Figure 2: Left: Infrared Imaging (IR) of Flat Wall experiment of 48 Cork-PLA-PHA panels and capillary/dampness analysis. Right-Top: Cork-PLA-PHA wall experiment in water tank; PLA-PHA wall experiment in water tank; Below: Panel assemblage of double curvature wall without any mechanical joints held only by friction of slip joints.
Figure 2: Left: Infrared Imaging (IR) of Flat Wall experiment of 48 Cork-PLA-PHA panels and capillary/dampness analysis. Right-Top: Cork-PLA-PHA wall experiment in water tank; PLA-PHA wall experiment in water tank; Below: Panel assemblage of double curvature wall without any mechanical joints held only by friction of slip joints. Credit: MP Gutierrez

Extensive mechanical testing was applied to determine strength, stiffness, deflection, capillarity, water and moisture sorptivity. The investigation included water tank experiments, which comprised sensing and IR imaging to measure capillarity and sorptivity (Figure 2-left) and deflection (Figure 2-right). The mechanical tests were supported with imaging analysis at the nanoscale (transmission electron microscopy), at the micron scale (scanning electron microscopy and x-ray computed tomography) of porosity and surface conditions, and large-scale water tanks. Experimental research results on the palm, cork and bamboo composites confirmed a diverse impact on material properties post-FDM across scales. For example, the average porosity in bamboo composites was 22% versus 14% in cork. The deflection and capillarity in the water tanks for cork and PLA-PHA composites were minimal – below 0.2% – showing strong promise for real flooding application.

Using outputs from the experimental and ethnographic findings, I developed a multiscale model that allows the user to visualize and create material merit indices. The model was designed for a simple interface with available flood risk models for micro-level models that lack material specificity. The multiscale model can be incorporated into available flood risk analysis platforms (for example, Amirebrahimi’s ‘material package’) to evaluate the flood resilience of a particular building enclosure material. The multiscale model developed in this investigation supports optimizing surface roughness, porosity and particle density to overcome critical scalability gaps of natural material compounds in FDM. The model enables the control build parameters for recycled plant waste panels with functionalized properties through a simple translation of material value criteria across lengths of scales.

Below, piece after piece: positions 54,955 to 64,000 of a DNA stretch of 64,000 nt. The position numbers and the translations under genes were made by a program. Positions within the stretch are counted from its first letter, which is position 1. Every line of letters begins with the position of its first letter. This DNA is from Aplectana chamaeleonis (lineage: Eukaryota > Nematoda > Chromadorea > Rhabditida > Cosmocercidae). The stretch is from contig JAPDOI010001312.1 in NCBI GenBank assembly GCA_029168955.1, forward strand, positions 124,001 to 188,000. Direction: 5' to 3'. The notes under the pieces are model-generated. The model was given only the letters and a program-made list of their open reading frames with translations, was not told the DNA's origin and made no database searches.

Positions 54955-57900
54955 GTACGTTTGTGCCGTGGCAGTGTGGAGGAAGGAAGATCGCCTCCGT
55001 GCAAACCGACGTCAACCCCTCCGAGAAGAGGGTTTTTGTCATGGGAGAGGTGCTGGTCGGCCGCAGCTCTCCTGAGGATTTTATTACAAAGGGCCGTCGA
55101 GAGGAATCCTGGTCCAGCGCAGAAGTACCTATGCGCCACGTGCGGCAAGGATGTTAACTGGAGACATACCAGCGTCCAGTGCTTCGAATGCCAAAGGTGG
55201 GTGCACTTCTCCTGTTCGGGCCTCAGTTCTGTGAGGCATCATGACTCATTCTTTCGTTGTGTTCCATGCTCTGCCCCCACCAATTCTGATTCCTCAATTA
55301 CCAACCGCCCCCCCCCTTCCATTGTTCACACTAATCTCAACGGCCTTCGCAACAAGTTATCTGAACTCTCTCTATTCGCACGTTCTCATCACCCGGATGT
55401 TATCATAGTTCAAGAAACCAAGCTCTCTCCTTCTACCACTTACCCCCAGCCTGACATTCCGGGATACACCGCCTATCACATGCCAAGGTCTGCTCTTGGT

This investigation's primary contribution is to advance the knowledge and capability to innovate natural waste reuse through extensive multiscale experimental studies evaluating the implications of FDM in architectural scale applications. The research also encompassed developing the first material-specific flood resilience model designed for emerging technologies, enabling interpolating quantitative and qualitative data. The multiscale experiments and model supported the development of parameter optimization protocols for open-source codes that address key scalability hurdles to bring into fruition a new generation of 3D printed plant-based materials with flooding resilience, which can transform the capacity for material craft reclamation in the Amazon and other frontiers.

Fantasy Island: The other Amazon by Maria Paz Gutierrez, of the Centre for Natural Material Innovation at the University of Cambridge, was shortlisted for the President’s Awards for Research 2020


Further reading

Amirebrahimi, Sam, Abbas Rajabifard, Priyan Mendis, and Tuan Ngo. 2016. 'A BIM-GIS Integration Method in Support of the Assessment and 3D Visualisation of Flood Damage to a Building.' Journal of Spatial Science 61 (2): 317–50

Gutierrez, Maria Paz. 2020. 'The Northwestern Amazon Malocas: Craft Now and Then.' Journal of Material Culture 25 (1): 3–35

Martin Brañas, Manuel, and Iman Torres. 2014. 'Análisis Térmico de Dos Tipos de Techo Usados En Las Viviendas Rurales Amazónicas' 23 (2): 105–18.